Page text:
Jan De Nul Group: Reclaiming land from the sea

Jan De Nul Group: 

Reclaiming land from the sea

An exclusive interview with Pieter Jan De Nul, Area Manager, and Filip Morobé, Regional Director.

Jan De Nul Group is a world-leader in dredging, offshore, civil engineering and environmental construction. Its founder, Jan Frans Jozef De Nul, had the courage and vision to turn his small civil construction business into an expanding global dredging company. Subsequent generations have cemented the Group’s reputation. Controlling water, either on land or at sea, has challenged mankind since the dawn of time. But Jan De Nul Group seems to have cracked it. From Panama to Australia – and throughout the Middle East – they are helping to reclaim land from the sea.

Middle East Business had the pleasure to meet with Pieter Jan De Nul, Area Manager and son of the Group’s current CEO, J.P.J. De Nul, and with Filip Morobé, Area Director for the Middle East at Jan De Nul Group. This interview with both gentlemen aims to shed some light on, and give a face to, the business behind some of the most iconic projects in our region including the Suez Canal, Egypt, and one of the world’s most beautiful man-made islands, Nakheel’s Palm Jebel Ali in Dubai.

What inspired your grandfather to start his business in 1938?

My grandfather, Jan Frans Jozef De Nul, established his own civil engineering company in 1938. The history of the company actually dates back to 1900, when the family De Nul started a joinery in Aalst, Belgium. It has remained a family business ever since.

Jan Frans Jozef started as a civil contractor, but in 1951 he had the entrepreneurial courage to quote for a dredging project and won the tender. In the 1960s, the company executed its first project outside Belgium. In the 1970s, we won our first project outside Europe. Since that time, Jan De Nul Group has grown to become an international leader in dredging and maritime works.

How would you describe working in the ME? Easy? Difficult? Culturally challenging? Hard to cope with?

Working in the Middle East is not difficult, but there are certainly some particularities! For instance, it is extremely difficult to win your first contract. But once you win your first project and you perform well, you have earned the client’s trust. Middle East clients will go a long way to ensure that you are included in any subsequent projects. With regards to the pure operational part of a project, it is fair to say that there are few places in the world where you can get hold of so many things as fast as in the Middle East. Renting equipment, finding suitable labour, importing spare parts, opening a bank account, identifying technical assistance, etc: all of these things are relatively easy to arrange here, whereas they usually cause real headaches elsewhere.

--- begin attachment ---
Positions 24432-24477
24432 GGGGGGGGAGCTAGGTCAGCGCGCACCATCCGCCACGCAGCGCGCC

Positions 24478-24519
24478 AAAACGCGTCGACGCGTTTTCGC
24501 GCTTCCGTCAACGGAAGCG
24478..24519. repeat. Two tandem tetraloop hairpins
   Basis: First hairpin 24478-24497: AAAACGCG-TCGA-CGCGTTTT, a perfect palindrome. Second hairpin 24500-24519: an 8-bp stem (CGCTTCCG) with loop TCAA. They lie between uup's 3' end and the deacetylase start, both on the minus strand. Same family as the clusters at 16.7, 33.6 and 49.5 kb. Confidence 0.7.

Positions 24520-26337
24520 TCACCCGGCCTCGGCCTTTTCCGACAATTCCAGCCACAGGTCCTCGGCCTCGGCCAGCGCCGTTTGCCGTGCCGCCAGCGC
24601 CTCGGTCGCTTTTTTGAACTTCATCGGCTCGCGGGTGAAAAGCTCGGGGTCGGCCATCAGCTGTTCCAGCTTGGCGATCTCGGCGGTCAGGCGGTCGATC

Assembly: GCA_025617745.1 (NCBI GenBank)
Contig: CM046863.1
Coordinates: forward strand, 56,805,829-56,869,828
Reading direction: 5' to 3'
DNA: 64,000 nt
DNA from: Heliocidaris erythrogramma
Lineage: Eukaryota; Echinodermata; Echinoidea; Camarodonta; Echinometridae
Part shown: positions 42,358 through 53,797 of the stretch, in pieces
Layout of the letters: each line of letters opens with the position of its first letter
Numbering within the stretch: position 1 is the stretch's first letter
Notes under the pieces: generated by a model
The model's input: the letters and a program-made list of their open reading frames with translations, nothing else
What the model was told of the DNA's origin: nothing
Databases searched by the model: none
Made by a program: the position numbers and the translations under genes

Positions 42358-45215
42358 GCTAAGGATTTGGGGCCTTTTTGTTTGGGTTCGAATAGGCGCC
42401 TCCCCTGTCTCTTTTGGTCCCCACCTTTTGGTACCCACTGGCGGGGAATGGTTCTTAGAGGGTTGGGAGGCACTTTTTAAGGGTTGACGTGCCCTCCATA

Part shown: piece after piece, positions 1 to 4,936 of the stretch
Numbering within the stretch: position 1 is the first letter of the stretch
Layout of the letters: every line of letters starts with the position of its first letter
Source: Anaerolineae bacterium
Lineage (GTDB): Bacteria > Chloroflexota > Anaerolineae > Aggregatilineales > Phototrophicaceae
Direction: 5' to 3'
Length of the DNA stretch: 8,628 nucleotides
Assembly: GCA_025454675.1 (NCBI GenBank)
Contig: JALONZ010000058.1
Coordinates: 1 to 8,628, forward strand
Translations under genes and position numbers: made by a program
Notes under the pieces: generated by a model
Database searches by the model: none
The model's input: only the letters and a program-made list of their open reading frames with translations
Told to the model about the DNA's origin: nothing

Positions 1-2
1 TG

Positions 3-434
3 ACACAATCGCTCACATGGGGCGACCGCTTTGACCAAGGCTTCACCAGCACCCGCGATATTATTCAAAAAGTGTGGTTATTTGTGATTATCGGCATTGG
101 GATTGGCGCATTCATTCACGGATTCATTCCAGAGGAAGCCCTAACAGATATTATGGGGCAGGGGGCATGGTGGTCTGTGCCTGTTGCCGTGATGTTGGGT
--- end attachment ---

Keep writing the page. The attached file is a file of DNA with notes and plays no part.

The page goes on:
Obviously there are cultural differences. But we experience this in every area we work. And we have the impression that these differences tend to become smaller and smaller with time. The fact that business people travel frequently and spend more time abroad is one explanation.

You have just completed one of the biggest projects in the Middle East, the Suez Canal. How much time did it take, and how were you able to achieve it in such a short time? What was your biggest challenge as you carried out more than a third of this mega project?

The Second Suez Canal Project was indeed exceptional in every possible way and it will certainly take many years before a job of this magnitude comes up again.

The contract negotiations (contract value $1.6 billion) took less than two months.

The dredging of 200 million m³ of sand was completed in only 9 months.

Jan De Nul Group and its 3 consortium partners mobilised 26 dredgers to Suez.

During the peak of the operations (May/June 2015) an average of 1.2 million m³ of sand was pumped ashore every day (this is similar to building a mountain 240m high and as large as a soccer field!).

Jan De Nul Group on its own dredged 90 million m³ of the total volume.

Jan De Nul Group used seven Cutter Suction Dredgers (CSD) from its fleet. One of these seven is called the J.F.J. De Nul, and is the largest CSD in the world. Four other CSDs at work in Suez rank in the top 10 of largest CSDs in the world.

The biggest challenges were certainly the logistics together with the operational organisation. Mobilising 26 vessels in a couple of months is definitely an achievement (vessels came from all over the world including places like Vietnam, Singapore, Brazil and Colombia), but apart from the dredgers (most of them are self-propelled) it is even more complicated to bring in all the auxiliary equipment; more than 100 km of steel pipeline, 30 tugboats, welding workshops, four houseboats lodging more than 1000 crew members, hundreds of containers with spare parts, etc.

Also the practical organization on site was a challenge; keeping 26 vessels in operation in the most effective way within a relatively limited area of 240 m wide and 30 km long needs a fair bit of planning. But it went extremely smoothly, mainly as a result of the high levels of understanding and cooperation between all partners involved.

How do you think that this canal will help advance the regional economic map?